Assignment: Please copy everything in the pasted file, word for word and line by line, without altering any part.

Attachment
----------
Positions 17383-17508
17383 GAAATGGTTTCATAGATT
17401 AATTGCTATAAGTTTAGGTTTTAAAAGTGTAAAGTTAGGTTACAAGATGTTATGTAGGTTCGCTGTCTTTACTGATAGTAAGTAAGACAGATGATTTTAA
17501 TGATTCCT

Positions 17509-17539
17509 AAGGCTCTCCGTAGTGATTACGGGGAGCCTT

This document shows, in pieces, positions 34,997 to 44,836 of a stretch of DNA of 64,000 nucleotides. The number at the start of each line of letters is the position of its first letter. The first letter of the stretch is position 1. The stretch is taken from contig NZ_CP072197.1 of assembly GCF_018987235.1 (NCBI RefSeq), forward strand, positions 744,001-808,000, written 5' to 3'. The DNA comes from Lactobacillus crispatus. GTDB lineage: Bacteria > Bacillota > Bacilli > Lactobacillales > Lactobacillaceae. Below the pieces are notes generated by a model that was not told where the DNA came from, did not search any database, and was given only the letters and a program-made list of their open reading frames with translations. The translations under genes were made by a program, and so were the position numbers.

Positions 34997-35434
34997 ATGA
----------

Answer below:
Positions 17383-17508
17383 GAAATGGTTTCATAGATT
17401 AATTGCTATAAGTTTAGGTTTTAAAAGTGTAAAGTTAGGTTACAAGATGTTATGTAGGTTCGCTGTCTTTACTGATAGTAAGTAAGACAGATGATTTTAA
17501 TGATTCCT

Positions 17509-17539
17509 AAGGCTCTCCGTAGTGATTACGGGGAGCCTT

This document shows, in pieces, positions 34,997 to 44,836 of a stretch of DNA of 64,000 nucleotides. The number at the start of each line of letters is the position of its first letter. The first letter of the stretch is position 1. The stretch is taken from contig NZ_CP072197.1 of assembly GCF_018987235.1 (NCBI RefSeq), forward strand, positions 744,001-808,000, written 5' to 3'. The DNA comes from Lactobacillus crispatus. GTDB lineage: Bacteria > Bacillota > Bacilli > Lactobacillales > Lactobacillaceae. Below the pieces are notes generated by a model that was not told where the DNA came from, did not search any database, and was given only the letters and a program-made list of their open reading frames with translations. The translations under genes were made by a program, and so were the position numbers.

Positions 34997-35434
34997 ATGA